New Ohio Guide: Paths to Freedom – The Underground Railroad in Ohio
Ripley may seem like just another sleepy town on the Ohio River, but there was a time when it was a filled with secrets and controversies. In the days of slavery, this was part of the Borderlands that slaves crossed in order to make their way north to freedom in Canada. Ohio was always free, but slavery flourished just across the river in Kentucky.
"It was 1200 feet across. I mean, just imagine that, 1200 feet between a slave state and a free state," says Ann Hagedorn, author of Beyond the River: The Untold Story of the Heroes of the Underground Railroad. She lives in the home of former abolitionists, Thomas and Kitty McCague, on Front Street in Ripley.
Conductors on Front Street worked to provide safe passage to runaway slaves. John Parker called these people the “midnight marauders.” He knew firsthand of the difficulties they faced, working as a conductor for 20 years from his home on Front Street.
"John Parker was a victim of the internal slave trade. He was sold out of Virginia to a slave pen in Norfolk Virginia. He walked from Norfolk all the way to Montgomery, Alabama as a 7-year-old child. In his early 20’s he bought his freedom and came to Cincinnati," says Carl Westmoreland, Senior Advisor at the Freedom Center in Cincinnati.
Parker was working as an iron molder in Cincinnati, when he became friends with a barber.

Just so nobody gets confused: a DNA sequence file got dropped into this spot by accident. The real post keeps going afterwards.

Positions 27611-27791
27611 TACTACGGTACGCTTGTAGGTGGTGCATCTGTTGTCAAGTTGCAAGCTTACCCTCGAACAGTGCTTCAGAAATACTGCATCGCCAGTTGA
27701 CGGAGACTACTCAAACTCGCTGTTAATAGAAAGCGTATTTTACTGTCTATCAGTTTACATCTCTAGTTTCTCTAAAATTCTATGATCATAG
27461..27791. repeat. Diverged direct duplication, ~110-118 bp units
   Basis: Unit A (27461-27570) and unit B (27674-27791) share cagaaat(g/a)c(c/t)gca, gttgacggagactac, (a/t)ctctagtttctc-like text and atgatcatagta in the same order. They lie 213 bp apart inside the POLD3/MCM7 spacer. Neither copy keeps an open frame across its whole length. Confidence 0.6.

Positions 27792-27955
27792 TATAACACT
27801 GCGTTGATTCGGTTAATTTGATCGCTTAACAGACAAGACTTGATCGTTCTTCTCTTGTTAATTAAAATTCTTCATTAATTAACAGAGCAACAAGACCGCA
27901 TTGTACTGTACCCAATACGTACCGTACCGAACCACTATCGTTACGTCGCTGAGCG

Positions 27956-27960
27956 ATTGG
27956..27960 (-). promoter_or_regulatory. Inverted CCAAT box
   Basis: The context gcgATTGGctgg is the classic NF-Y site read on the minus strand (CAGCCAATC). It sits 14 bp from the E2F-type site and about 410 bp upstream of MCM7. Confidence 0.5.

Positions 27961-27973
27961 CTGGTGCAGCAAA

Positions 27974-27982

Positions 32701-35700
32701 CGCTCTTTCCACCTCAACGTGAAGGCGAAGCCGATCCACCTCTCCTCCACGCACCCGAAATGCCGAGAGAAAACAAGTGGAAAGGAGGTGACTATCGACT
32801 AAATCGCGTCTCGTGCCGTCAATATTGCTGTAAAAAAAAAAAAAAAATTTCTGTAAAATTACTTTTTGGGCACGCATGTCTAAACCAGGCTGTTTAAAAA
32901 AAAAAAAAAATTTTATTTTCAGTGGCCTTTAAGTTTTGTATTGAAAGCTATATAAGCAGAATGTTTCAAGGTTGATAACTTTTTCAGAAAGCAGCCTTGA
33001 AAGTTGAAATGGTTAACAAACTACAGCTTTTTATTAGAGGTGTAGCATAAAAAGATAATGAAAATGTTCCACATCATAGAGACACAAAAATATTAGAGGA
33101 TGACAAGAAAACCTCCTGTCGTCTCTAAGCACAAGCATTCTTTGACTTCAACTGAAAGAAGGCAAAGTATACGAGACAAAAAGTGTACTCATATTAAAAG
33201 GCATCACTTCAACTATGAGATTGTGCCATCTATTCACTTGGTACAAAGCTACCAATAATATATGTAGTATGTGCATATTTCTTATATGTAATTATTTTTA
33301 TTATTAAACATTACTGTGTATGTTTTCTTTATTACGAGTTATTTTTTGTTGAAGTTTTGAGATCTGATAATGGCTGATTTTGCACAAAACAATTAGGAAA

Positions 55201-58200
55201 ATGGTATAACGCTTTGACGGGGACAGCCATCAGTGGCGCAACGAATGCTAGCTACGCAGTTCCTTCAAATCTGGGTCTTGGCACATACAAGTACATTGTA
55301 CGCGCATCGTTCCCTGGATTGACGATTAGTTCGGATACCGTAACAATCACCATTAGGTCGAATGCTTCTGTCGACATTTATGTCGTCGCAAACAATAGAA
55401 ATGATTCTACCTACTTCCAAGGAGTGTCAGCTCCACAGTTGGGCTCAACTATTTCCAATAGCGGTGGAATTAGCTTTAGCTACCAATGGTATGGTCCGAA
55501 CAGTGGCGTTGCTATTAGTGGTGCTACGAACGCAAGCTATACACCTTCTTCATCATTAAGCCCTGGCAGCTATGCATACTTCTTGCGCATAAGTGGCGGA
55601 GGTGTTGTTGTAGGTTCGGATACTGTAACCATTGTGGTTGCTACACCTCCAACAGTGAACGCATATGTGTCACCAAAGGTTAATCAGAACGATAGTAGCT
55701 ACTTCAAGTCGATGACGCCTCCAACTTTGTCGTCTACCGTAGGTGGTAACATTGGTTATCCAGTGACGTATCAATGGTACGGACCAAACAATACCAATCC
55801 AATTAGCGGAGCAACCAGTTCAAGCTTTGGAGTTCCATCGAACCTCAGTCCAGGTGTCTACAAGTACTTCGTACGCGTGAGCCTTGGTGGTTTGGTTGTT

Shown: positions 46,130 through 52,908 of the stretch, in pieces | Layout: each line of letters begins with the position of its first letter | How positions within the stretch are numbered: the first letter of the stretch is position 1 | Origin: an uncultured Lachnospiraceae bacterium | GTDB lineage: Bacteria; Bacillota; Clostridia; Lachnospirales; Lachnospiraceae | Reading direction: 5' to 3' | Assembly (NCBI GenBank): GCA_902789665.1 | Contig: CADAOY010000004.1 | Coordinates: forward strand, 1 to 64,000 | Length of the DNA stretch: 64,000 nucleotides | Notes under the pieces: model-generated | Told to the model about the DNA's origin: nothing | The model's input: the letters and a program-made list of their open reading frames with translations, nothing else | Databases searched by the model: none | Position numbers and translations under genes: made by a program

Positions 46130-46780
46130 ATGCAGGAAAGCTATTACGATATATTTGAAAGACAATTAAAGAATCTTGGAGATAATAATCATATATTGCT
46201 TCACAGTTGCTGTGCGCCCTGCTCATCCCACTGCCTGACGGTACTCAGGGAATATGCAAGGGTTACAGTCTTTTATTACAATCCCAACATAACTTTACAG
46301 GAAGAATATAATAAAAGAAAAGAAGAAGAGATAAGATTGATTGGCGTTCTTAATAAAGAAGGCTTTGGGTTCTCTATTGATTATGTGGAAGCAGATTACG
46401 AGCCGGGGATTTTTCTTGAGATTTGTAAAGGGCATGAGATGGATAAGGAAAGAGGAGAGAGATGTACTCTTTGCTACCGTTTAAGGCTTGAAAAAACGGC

"And the barber convinced him to go up river with him to help a black family get out of slavery in Kentucky," says Westmoreland.
A short time later Parker moved to Ripley, where he opened his own foundry.
"Parker patented three implements that still have patent coverage," says Westmoreland.
But he had a different occupation at night.
"Becoming the sixth wealthiest person in Ripley Ohio, at night, he would go across the river and personally row black people to the other side and start them on their way to freedom. Can you imagine buying your way out of slavery and every time you go across the Ohio River you’re not only risking death, but you’re risking everything," says Westmoreland.
Ann Hagedorn tells the story of an incident involving Parker and a runaway slave that reportedly happened in the entryway of her Front Street home.
"John Parker was on the landing with a slave catcher who had come into the front door apparently and they were having a fight on the landing. And, Parker/ pulled a gun on the guy and said, you know, I haven’t shot a slave catcher yet today/ and the guy raced out of the house," says Hagerdon.
Stories like these ooze out of the houses on Ripley’s Front Street.
"It’s such an amazing experience to live in a town with a history like this cause every time you start to get cynical about the world you remember that these people for 40 to 50 years stood up for something they believed in and it finally happened," says Hagerdon.
Download an audio tour of Rt. 52 and explore it on your own. Just visit SeeOhioFirst.org and click on The New Ohio Guide. The New Ohio Guide is produced by the Ohio Humanities Council, a state affiliate of the National Endowment for the Humanities.